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US Promises Israel 'Ironclad Support' Following Hamas Attack


A man stands in front of a damaged shop in Tel Aviv, after it was hit by a rocket fired by Palestinian militants from the Gaza Strip, Oct. 7, 2023.
A man stands in front of a damaged shop in Tel Aviv, after it was hit by a rocket fired by Palestinian militants from the Gaza Strip, Oct. 7, 2023.

The U.S. condemnation of the Hamas terror attack on Israel is being backed by pledges to make sure the Israeli military has what it needs to repel the assault and defend its people.

U.S. Defense Secretary Lloyd Austin in a phone call Saturday with Israel Defense Minister Yoav Gallant promised "his ironclad support" for the Israeli Defense Forces, or IDF, according to a Pentagon readout.

US Secretary of Defense Lloyd Austin speaks at the Pentagon in Washington, July 18, 2023.
US Secretary of Defense Lloyd Austin speaks at the Pentagon in Washington, July 18, 2023.

"Our commitment to Israel's right to defend itself remains unwavering," Austin said in a separate statement. "Over the coming days the Department of Defense will work to ensure that Israel has what it needs to defend itself and protect civilians from indiscriminate violence and terrorism."

U.S. Central Command, which oversees U.S. forces and relationships with U.S. allies across the Middle East, likewise said it was in contact with its Israeli counterpart and was "closely tracking the situation surrounding the appalling terrorist attack."

What shape the U.S. support will take, though, is unclear.

“We stand ready to offer all appropriate means of support to the government and people of Israel,” a senior U.S. administration official told reporters late Saturday, speaking on the condition of anonymity under ground rules set by the White House.

“There has been a deep engagement … up and down our military chains, just regular coordination about some of the needs that Israel anticipates,” the official said. “And I am not going to get ahead of that process.”

Israel's security needs a priority

The official said the U.S. has made Israel’s security needs a priority, pointing to a $1 billion deal to help Israel restock its Iron Dome short range missile system in 2021.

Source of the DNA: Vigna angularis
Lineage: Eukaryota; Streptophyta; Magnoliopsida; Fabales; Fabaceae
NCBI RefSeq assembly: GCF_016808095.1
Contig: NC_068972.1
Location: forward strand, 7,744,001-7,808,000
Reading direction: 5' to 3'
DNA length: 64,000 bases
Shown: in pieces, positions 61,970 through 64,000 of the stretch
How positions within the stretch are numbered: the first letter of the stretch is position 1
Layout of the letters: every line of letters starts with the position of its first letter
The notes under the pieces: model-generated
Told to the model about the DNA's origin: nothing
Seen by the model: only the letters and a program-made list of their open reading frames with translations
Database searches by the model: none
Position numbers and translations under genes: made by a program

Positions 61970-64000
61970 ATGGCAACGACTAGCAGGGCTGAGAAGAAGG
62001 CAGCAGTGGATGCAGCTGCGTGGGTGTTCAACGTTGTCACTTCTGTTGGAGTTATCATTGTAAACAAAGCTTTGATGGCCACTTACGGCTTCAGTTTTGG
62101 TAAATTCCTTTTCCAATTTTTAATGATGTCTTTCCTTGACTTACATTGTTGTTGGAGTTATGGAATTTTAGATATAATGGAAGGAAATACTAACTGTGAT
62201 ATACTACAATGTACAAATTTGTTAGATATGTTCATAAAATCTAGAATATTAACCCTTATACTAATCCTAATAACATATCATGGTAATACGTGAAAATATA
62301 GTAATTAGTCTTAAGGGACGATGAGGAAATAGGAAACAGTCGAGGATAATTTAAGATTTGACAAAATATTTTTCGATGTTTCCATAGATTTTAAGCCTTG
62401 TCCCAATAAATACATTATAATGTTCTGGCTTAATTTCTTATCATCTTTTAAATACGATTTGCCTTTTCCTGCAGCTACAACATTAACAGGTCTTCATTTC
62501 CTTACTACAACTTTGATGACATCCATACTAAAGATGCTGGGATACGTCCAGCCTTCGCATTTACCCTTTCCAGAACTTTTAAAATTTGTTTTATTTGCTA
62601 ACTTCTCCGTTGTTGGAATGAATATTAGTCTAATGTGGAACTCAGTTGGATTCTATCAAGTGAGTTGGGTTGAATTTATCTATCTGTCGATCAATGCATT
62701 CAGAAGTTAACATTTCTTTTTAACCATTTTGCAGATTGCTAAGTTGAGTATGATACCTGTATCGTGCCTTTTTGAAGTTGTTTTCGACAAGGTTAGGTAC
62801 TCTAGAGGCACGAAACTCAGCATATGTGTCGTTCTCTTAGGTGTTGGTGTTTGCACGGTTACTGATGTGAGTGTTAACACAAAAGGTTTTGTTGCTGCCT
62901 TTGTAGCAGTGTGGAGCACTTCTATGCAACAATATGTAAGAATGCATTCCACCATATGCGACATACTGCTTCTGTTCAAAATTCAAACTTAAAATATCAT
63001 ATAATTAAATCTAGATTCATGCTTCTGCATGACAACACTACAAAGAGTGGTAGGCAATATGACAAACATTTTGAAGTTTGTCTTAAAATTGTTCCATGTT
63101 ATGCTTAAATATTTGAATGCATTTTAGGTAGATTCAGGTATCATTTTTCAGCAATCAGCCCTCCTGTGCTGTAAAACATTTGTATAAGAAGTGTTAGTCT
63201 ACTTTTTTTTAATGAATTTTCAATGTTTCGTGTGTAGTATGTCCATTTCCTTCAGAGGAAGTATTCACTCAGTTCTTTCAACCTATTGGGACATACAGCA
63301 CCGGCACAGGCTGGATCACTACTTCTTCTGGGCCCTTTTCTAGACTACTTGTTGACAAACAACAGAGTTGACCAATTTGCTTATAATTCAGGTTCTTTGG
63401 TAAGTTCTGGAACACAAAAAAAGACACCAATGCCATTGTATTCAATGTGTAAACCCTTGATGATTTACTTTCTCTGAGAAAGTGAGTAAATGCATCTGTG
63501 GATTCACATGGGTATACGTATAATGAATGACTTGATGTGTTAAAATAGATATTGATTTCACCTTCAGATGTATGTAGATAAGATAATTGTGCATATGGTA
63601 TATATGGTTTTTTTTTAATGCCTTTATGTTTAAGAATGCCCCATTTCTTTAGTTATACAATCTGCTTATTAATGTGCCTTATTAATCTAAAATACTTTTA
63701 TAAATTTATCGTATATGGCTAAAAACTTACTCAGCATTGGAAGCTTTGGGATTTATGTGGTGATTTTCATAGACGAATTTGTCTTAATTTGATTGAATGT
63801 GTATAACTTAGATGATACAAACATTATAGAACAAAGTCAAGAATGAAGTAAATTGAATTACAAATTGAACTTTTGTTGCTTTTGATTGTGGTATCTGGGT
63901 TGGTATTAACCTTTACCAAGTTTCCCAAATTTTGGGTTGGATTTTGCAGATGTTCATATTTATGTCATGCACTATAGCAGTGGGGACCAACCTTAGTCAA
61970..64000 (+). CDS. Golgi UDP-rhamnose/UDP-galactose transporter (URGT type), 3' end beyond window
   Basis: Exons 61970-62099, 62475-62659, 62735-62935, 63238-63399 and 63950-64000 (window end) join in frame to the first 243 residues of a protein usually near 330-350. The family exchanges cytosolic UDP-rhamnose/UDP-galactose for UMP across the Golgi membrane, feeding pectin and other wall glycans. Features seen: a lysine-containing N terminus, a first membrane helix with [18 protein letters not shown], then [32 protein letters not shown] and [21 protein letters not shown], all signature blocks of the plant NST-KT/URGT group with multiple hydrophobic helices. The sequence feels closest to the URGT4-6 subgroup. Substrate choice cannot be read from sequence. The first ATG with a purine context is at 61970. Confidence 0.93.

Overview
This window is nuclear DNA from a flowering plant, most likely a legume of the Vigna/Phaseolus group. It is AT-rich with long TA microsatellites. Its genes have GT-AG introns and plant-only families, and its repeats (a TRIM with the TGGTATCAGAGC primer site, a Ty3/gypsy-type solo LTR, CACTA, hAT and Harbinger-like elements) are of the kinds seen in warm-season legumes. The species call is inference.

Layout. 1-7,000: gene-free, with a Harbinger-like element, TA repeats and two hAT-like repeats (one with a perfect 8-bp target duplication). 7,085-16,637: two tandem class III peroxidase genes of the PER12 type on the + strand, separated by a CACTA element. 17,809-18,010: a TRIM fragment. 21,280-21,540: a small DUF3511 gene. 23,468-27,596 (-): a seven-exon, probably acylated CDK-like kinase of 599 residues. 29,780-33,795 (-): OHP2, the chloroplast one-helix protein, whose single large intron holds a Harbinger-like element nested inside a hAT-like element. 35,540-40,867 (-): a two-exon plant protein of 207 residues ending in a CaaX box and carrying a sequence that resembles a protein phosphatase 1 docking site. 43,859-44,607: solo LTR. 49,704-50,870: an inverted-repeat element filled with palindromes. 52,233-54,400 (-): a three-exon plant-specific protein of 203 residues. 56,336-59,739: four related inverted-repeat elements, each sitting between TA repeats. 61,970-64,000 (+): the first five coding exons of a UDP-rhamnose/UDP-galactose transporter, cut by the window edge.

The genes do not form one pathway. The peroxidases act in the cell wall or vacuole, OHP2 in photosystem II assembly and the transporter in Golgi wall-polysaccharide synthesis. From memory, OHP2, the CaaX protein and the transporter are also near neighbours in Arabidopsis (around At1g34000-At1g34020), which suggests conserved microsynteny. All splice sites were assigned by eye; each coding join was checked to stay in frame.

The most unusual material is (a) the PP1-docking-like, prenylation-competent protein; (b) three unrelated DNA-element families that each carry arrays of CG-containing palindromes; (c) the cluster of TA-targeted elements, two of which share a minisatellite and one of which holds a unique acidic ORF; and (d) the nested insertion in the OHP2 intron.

The U.S. also maintains a weapons and ammunition stockpile in Israel and has made its contents available to Israel on at least two occasions.

In 2006, the U.S. granted Israel access to precision guided munitions during its war with Hezbollah. And in 2014, the U.S. gave Israel access to tank rounds and other ammunition to support operations against Hamas in the Gaza Strip.

U.S. officials have declined to say, however, whether using the stockpile will be an option this time around.

"We will continue close consultations with the IDF regarding any requests for support they may have," according to a U.S. military official, speaking to VOA on the condition of anonymity due to the sensitive nature of the talks. "Our focus remains on consulting with Israel and ensuring they have the support they need as a result of this abhorrent terrorist attack by Hamas."

There also are concerns about the stockpile itself. The U.S. pulled 300,000 artillery shells from the stockpile late last year and early this year to give to Ukraine.

And the types of armaments and equipment in the stockpile may not be of immediate use in pushing back Hamas fighters.

"My initial impression is that the things that Israel needs most right now are not in there," said Bradley Bowman, senior director of the Center on Military and Political Power at the Foundation for Defense of Democracies.

"There have been concerns about what's actually in that stockpile, whether it's well maintained, whether it's the right weapons and equipment, and how frequently we practice drawing that equipment out," he noted.